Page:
The Minimum Financial Threshold for EFCC Cases. 

The Minimum Financial Threshold for EFCC Cases. Daily Law Tips (Tip 644) by Onyekachi Umah, Esq., LL.M, ACIArb(UK)

What is the minimum amount of money (financial threshold) that must be involved in a financial crime, for the Economic and Financial Crimes Commission (EFCC) to get involved in investigation/prosecution? Rightly or wrongly, there is a believe out there, that Economic and Financial Crimes Commission (EFCC) has a financial threshold for crimes it can investigate or will want to investigate. Ever wondered what a high profile case is and how that term penetrated Nigerian legal system? This work examines the financial threshold of the EFCC through legislative (doctrinal) and sociological (non-doctrinal) tools.

The EFCC is a federal government agency, created by law in June 2004 as the Financial Intelligence Unit in Nigeria, empowered to fight money laundering and to enforce all laws dealing with economic and financial crimes in Nigeria. The specific relevant functions of the EFCC, as stated by its establishing law, are;          

  1. “the investigation of ALL financial crimes including advance fee fraud, money laundering, counterfeiting, illegal charge transfers, futures market fraud, fraudulent encashment of negotiable instruments, computer credit card fraud and contract scam”; 
  2. “the co-ordination and enforcement of ALL economic and financial crimes laws and enforcement functions conferred on any other person or authority”; as well as 
  3. “the examination and investigation of ALL reported cases of economic and financial crimes with a view to identifying individuals, corporate bodies or groups involved”.

One common word in all the above three (3) functions of the EFCC, is “ALL”. In summary the EFCC has powers and the responsibility to enforce all laws relating to economic and financial crimes in Nigeria as well as to investigate ALL financial crimes on its own, even where there is no report/compliant/petition and also to powers to investigate ALL reported cases of economic and financial crimes.  Special powers of the EFCC, is that it can on its own commence investigation on any person, group or corporate entity, especially “where the person’s lifestyle and extent of the properties are not justified by his source of income”.

All through the 47 sections of the federal law that establishes the EFCC, there is no threshold or financial limitation/cap on the economic and financial crimes that the EFCC can investigate and prosecute. Furthermore, by the words of the law, no threshold was intended or implied rather an unlimited powers is offered and rested on the EFCC over all the economic and financial crimes. Hence, the EFCC has statutory duty to investigate all economic and financial cases and where there is a probable case, the EFCC is to prosecute. This is the reason, the EFCC can be sued by a person, for the EFCC to be compelled by court to investigate a financial crime.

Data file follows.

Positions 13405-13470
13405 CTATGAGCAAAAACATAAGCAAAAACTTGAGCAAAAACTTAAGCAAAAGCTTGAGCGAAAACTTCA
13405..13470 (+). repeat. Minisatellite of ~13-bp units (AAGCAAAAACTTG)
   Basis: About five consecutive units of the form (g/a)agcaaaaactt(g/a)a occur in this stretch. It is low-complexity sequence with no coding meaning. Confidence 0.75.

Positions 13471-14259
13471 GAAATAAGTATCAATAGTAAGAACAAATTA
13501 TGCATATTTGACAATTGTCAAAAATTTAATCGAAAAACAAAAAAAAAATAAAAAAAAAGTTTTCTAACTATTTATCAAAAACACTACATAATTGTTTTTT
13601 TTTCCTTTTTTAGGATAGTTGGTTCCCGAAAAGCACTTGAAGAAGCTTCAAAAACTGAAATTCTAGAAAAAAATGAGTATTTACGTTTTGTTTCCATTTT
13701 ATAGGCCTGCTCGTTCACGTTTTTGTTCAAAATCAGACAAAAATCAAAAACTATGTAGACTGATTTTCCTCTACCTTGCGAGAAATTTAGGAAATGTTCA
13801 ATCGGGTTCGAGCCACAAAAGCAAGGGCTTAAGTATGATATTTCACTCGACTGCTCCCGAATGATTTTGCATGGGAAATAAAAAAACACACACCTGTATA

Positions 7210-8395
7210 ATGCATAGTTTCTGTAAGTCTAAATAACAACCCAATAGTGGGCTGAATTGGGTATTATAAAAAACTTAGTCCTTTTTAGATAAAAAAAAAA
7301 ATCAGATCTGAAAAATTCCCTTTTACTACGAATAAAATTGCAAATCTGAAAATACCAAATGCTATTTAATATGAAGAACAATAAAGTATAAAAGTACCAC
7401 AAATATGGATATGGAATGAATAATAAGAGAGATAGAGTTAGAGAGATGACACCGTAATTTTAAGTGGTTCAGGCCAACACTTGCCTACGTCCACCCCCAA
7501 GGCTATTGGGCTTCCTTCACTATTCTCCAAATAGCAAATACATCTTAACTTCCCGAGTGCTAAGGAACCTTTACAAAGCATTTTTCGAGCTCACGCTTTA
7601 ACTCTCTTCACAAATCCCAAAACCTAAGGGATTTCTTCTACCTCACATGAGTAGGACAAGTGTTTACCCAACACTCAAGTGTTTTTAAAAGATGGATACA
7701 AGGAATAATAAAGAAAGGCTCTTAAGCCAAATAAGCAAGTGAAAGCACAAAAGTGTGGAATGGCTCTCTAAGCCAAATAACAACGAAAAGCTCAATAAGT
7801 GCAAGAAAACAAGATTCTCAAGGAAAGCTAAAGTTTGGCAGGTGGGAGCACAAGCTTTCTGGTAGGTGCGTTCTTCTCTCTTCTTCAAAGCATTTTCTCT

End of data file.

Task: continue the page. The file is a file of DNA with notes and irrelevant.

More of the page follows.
Unfortunately, in reality and operations, the EFCC cannot investigate all the petitions/complaints it receives in a day. Imagine this picture, Nigeria with a huge population (unofficially rated at over 200 million), with many politicians, scammers, companies and businesses as well as unregistered businesses and foreigners in Nigeria, only one federal agency is to combat economic and financial crimes. With low access to justice, part of the works of the EFCC will include to investigate and reject many civil disputes often disguised as crimes, maliciously or ignorantly by complainants and their lawyers. 

Statutory powers and duties need resources; funds and capacity to come to life. Like we say in Nigeria, “good soup na money make am” (good results are products of good/hard work). Both the budget and operational/technical abilities of the EFCC are very poor even as they are expected to investigate hundreds of cases in a country without reliable database of ex-convicts, social security numbers and houses addresses of citizens. 

Furthermore, the  report of Umar, Samsudin and Mohamad, reveals that the EFCC is under performing due to “factors such as lack of commitment; inefficient judiciary; insufficient budgets; and incompetent personnel.” By the way, the internal structure and leadership of the EFCC is not left out, with the report stating that, “there also exists insufficiency of personnel, professionalism and the dominance of police in the realm of the leadership of the EFCC”. With the recent 2020 reports and investigations of corruption in the leadership of the EFCC, one wonders what is left of the alleged insufficient budget and personnel incompetency of the commission.

High profile cases in Nigeria are cases with enormous attention, often caused by the status/network/networth of the parties involved (suspect, complainant, victim or government), the sum involved, frequency of crime, media focus or political gains. High profile cases are also good for the profile and the ego of leadership of any concerned law enforcement agency in Nigeria. Parties involved in high profile cases are popular, with easily traceable investments, addresses and reliable data; so they are easier jobs for law enforcement agencies, where there is political will and no corruption. Hence, it is not strange that the EFCC may invest its very limited resources in high profile cases. However, there are no little thieves and all financial crimes are crimes enough. There  is no need for justice to sought based on the sum or party involved.